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Calgary Alberta

Calgary Alberta stands at the point where the vast Canadian prairie meets the jagged, snow-capped peaks of the Rocky Mountains. Its young, glittering skyscrapers rise out of older suburban neighbourhoods and seem oddly superimposed on this breathtakingly diverse western landscape, as though dropped from the sky onto the confluence of the Bow and Elbow rivers. Accordingly, the land is never far from the minds of the people of Calgary.

Many have likened the Calgary Alberta of today to a Canadian Dallas, a comparison that is not without merit. Like Dallas, Calgary is a confident, often-brash cowboy town that grew wealthy on oil, where they play country and western music in noisy taverns and eat thick and juicy steaks in the restaurants. As an image, however, this captures only a small part of what the city and its people are actually like. Calgary is also a city of diverse and vibrant neighbourhoods, where its citizens relax in cafés, stroll the scenic streets or take in the opera, although they are just as likely to head off to the great outdoors. Its technology industries have grown immensely, diversifying the economy and making it less of a one-horse cowboy town and more of a 21st-century city.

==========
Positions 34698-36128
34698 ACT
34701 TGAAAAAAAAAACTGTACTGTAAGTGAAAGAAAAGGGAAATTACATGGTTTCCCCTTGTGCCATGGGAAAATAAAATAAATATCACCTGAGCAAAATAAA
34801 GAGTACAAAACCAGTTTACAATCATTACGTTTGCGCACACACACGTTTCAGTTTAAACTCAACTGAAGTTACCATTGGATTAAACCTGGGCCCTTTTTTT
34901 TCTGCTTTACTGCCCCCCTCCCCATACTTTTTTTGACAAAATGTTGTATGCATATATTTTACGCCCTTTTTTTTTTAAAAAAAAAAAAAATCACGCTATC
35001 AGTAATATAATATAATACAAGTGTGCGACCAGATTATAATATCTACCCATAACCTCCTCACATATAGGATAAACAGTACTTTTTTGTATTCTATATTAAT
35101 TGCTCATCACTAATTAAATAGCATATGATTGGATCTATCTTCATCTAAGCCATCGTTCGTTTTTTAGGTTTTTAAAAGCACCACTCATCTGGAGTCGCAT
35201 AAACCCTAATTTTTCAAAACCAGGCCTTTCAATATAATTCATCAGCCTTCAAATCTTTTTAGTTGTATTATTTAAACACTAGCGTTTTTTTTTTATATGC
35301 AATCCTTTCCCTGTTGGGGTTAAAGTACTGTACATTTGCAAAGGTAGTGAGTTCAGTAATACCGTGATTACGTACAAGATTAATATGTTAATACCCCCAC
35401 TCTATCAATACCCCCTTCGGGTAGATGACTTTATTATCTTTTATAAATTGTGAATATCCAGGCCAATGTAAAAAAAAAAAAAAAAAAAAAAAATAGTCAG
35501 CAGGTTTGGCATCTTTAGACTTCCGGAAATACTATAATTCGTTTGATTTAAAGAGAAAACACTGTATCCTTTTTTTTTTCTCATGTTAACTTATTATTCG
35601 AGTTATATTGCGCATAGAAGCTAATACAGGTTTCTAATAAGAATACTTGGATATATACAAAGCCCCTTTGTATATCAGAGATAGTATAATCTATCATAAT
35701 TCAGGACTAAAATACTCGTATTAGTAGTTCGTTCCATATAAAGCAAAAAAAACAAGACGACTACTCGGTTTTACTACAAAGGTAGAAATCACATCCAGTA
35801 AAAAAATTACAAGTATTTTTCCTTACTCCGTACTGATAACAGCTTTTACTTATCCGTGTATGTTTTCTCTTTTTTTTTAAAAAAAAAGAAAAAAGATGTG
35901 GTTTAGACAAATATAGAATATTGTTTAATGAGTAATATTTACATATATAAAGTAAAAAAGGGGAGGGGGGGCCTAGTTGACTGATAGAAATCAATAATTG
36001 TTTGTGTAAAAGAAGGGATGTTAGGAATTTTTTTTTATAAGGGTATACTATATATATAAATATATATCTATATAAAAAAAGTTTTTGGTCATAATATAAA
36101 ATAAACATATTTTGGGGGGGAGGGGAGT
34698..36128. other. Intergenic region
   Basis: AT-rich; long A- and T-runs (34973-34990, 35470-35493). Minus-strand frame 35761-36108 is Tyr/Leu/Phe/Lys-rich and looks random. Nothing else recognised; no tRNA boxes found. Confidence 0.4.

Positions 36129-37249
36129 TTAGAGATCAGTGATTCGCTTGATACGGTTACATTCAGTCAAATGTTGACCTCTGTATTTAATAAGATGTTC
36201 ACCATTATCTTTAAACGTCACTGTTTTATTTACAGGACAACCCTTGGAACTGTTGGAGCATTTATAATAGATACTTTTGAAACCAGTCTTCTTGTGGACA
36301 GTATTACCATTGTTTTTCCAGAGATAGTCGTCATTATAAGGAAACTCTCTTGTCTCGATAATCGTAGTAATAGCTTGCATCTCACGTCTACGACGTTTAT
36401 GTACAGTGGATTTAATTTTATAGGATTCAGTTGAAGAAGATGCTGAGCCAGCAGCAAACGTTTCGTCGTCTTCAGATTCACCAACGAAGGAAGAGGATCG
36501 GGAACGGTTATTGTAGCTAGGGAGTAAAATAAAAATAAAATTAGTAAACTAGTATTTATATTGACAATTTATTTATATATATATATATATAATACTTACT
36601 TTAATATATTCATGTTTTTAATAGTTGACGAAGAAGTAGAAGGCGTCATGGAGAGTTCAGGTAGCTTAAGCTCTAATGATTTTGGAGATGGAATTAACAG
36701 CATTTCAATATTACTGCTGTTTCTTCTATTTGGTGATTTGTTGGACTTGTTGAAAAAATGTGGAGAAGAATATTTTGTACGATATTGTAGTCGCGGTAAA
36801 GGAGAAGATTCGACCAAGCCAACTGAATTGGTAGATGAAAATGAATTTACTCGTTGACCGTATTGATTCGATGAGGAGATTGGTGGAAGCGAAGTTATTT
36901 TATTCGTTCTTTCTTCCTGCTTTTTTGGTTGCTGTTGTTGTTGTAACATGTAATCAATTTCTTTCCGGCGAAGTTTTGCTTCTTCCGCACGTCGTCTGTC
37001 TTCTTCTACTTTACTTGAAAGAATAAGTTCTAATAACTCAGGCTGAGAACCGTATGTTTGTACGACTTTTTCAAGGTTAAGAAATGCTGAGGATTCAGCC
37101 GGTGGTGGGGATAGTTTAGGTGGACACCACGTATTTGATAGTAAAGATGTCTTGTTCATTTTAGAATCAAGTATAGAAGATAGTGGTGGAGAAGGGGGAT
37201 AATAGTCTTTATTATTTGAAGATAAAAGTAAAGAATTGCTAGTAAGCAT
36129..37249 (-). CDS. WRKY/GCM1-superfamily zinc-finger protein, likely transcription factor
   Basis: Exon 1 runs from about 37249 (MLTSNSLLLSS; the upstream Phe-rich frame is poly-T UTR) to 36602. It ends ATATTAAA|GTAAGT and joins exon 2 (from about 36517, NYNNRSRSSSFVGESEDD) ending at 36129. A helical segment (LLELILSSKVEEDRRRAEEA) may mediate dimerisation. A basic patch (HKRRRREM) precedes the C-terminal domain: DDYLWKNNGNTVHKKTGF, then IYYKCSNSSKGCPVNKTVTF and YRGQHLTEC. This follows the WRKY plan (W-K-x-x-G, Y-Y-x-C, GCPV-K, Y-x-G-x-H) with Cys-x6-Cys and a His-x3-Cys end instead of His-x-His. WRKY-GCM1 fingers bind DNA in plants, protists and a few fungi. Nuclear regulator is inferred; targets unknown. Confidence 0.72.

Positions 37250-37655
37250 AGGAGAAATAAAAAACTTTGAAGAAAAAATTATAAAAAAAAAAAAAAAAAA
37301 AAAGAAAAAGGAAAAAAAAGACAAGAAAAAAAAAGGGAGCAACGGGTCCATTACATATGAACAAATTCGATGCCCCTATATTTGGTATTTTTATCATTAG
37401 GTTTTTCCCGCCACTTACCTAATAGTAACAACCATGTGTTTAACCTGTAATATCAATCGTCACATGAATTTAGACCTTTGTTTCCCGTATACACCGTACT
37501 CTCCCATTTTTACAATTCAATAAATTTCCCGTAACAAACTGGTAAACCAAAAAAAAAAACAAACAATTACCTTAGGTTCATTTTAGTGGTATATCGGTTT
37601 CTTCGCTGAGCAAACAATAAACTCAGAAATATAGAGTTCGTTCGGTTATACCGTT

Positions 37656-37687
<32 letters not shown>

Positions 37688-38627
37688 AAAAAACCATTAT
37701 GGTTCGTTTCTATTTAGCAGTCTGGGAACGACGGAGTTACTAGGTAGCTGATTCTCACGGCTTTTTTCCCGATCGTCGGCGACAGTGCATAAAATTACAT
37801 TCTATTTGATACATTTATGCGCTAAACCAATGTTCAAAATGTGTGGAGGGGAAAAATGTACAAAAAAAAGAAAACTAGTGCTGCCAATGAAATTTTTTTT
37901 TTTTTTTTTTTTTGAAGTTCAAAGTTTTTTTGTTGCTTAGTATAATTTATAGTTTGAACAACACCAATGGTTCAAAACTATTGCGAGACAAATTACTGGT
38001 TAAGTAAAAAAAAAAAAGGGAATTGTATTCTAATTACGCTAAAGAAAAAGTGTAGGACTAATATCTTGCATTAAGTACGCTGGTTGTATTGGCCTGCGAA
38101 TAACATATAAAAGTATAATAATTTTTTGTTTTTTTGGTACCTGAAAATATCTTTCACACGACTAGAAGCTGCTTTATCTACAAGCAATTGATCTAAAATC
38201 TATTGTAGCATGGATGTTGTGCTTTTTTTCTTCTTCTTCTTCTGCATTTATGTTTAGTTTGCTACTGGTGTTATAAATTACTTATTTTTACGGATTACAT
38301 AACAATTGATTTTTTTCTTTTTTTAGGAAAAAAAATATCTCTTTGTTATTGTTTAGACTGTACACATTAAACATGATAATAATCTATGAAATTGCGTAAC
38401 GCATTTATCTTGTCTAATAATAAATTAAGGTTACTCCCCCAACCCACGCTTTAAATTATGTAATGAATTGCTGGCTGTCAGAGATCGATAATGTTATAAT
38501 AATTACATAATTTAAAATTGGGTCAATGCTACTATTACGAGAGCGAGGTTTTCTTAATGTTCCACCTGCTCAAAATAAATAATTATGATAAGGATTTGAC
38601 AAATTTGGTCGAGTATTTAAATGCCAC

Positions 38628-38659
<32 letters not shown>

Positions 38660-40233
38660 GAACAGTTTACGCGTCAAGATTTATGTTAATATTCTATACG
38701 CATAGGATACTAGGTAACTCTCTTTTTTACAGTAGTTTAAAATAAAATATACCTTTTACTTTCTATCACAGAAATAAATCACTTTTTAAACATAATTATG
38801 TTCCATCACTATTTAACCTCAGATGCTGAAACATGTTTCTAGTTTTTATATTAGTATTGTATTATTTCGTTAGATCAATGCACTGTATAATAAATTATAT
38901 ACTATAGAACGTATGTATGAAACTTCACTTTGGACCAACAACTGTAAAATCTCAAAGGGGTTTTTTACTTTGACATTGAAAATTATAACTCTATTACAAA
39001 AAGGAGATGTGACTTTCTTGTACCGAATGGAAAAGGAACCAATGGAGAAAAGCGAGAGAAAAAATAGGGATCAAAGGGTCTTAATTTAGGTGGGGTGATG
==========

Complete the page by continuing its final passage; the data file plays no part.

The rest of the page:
Before Calgary was settled by white Europeans, it was the domain of the Blackfoot natives, whose presence has been traced back 11,000 years. The first recorded European presence in the region around Calgary took place in 1787 and by 1860 settlers began arriving to hunt buffalo and sell illegal whisky. In response, Canadas first Prime Minister sent a troop of Mounties to impose the law and make the prairie suitable for immigration. As a result of this, the sleepy little trading post of Fort Calgary was born (it was named by Colonel James Macleod after Calgary Bay on the Isle of Mull, Scotland). The settlement did not experience much in the way of population growth until the arrival of the Canadian Pacific Railway in 1883 and it was not until 1894 that Calgary became a city.

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Calgary is well-known as a destination for winter sports and ecotourism with a number of major mountain resorts near the city and metropolitan area. Economic activity in Calgary is mostly centred on the petroleum industry; however, agriculture, tourism, and high-tech industries also contribute to the city's fast economic growth. Calgary holds many major annual festivals which include the Calgary Stampede, the Folk Music Festival, the Lilac Festival, Wordfest: Banff-Calgary International Writers Festival, One World Festival (GlobalFest), and the second largest Caribbean festival in the country (Carifest). In 1988, Calgary became the first Canadian city to host the Olympic Winter Games, and one of the fastest ice skating rinks in the world was built at the University of Calgary to accommodate these games.